3. Spread beef on top of rice and swirl in light soy sauce. Stir a few times to mix. Sprinkle cumin powder, chili flakes and 1/2 teaspoon salt (1/4 teaspoon if the beef is seasoned) over the rice and stir well.
    Mongolian Beef Fried Rice Cooking Process | omnivorescookbook.com Mongolian Beef Fried Rice Cooking Process | omnivorescookbook.com
  4. Add green onion and stir a few times. Turn to low heat and taste the rice. Season gradually with salt, stirring well each time.
    Mongolian Beef Fried Rice Cooking Process | omnivorescookbook.com
  5. The rice is ready to serve when when the seasonings are mixed evenly and the rice is hot. If you like the mouthfeel of charred rice, turn off heat and let the rice sit a while without stirring. The rice on the bottom will become crispy in 1 to 2 minutes.
  6. Serve warm.

The nutrition facts are calculated based on 1 of the 2 servings generated by this recipe.

Mongolian Beef Fried Rice Nutrition Facts | omnivorescookbook.com

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Meet Maggie

Hi I'm Maggie Zhu! Welcome to my site about modern Chinese cooking - including street food, family recipes, and restaurant dishes. I take a less labor-intensive approach while maintaining the taste and look of the dish. I am originally from Beijing, and now cook from my Austin, Texas kitchen.

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9 thoughts on “Mongolian Beef Fried Rice

  1. Helen @ Scrummy Lane

    What a fabulous tip to use leftover meat fat for cooking. I love that idea! Here in the UK duck fat is considered to be the best for cooking roast potatoes … and it really is. It’s so tasty. Would love to try the rice. What’s not to love about making an easy dish super tasty? 🙂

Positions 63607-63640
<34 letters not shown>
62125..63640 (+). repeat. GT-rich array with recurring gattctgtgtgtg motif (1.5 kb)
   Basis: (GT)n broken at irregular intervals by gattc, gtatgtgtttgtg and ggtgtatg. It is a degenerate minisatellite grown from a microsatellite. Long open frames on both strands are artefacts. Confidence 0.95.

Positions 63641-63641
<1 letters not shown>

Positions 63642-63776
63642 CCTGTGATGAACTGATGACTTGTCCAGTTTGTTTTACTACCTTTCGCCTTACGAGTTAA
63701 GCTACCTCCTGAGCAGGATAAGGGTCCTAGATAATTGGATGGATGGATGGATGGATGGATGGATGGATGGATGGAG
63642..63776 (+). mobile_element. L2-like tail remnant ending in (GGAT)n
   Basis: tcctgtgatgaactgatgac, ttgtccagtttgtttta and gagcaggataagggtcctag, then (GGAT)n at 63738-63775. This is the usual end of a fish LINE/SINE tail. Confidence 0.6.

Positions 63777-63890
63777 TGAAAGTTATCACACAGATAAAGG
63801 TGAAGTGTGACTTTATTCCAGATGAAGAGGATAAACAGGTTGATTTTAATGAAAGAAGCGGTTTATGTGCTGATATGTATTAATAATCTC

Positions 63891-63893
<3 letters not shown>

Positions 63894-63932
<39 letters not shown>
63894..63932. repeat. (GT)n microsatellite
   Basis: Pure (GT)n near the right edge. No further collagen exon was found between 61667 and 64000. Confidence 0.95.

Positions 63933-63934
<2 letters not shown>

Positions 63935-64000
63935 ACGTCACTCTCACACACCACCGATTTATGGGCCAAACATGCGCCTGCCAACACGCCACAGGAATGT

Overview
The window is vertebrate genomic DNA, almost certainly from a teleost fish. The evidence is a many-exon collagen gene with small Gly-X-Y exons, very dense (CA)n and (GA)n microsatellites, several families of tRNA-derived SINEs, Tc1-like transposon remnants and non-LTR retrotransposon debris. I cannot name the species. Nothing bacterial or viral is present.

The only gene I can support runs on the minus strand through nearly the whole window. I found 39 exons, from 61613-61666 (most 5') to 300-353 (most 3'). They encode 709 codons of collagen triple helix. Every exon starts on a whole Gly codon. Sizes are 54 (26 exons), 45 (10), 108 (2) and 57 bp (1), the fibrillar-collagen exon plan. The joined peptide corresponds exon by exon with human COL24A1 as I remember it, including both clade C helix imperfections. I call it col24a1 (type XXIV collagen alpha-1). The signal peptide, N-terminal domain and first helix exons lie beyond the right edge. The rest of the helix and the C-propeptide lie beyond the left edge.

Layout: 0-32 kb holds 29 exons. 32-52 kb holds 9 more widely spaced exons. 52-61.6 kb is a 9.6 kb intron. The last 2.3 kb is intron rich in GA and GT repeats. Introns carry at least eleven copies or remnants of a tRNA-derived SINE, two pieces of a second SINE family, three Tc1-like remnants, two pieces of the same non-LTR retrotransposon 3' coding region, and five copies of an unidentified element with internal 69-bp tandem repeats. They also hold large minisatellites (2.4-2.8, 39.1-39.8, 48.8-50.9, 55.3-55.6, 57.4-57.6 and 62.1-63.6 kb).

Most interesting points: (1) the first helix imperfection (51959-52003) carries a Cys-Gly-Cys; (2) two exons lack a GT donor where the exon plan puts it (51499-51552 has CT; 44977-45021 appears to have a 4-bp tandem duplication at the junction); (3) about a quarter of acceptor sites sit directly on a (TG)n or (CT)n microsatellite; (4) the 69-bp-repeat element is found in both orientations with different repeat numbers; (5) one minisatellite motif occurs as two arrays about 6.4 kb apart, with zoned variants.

Reply
  2. [email protected] Eats

    You are my hero of the day Maggie. This is DIVINE and I can’t wait to make it!

    Reply
  3. Lisa Kaufer-Smithey

    This looks amazing and I always have extra white rice. Could I do this with left over chicken thigh meat? I am a Nagi FAN 😉 YAY Nagi!! and use lots of chicken thighs in my recipes. I could even boil a boneless piece of thigh if that would be better. We do not eat a lot of red meat, not that we do not enjoy it, but we seem to eat chicken, pork, lamb etc. more often.- OH I could use pork? Excited about your blog, and will be trying a few new dishes for 2015. (cooking meat in oil and sugar!) THX, Lisa

    Reply
    1. Maggie Post author

      Hi Lisa, thanks for stopping by! Of course you can use leftover chicken thigh (including boiled one) or pork in this recipe, it will be super delicious too! I used beef because that’s what I had at hands the other day. Yep, I’m a big fan of chicken thighs too. Here in China, we consume more pork and chicken and other meat, so I had quite a collections of these recipes. Hope you can find what you like here and happy cooking! 🙂

      Reply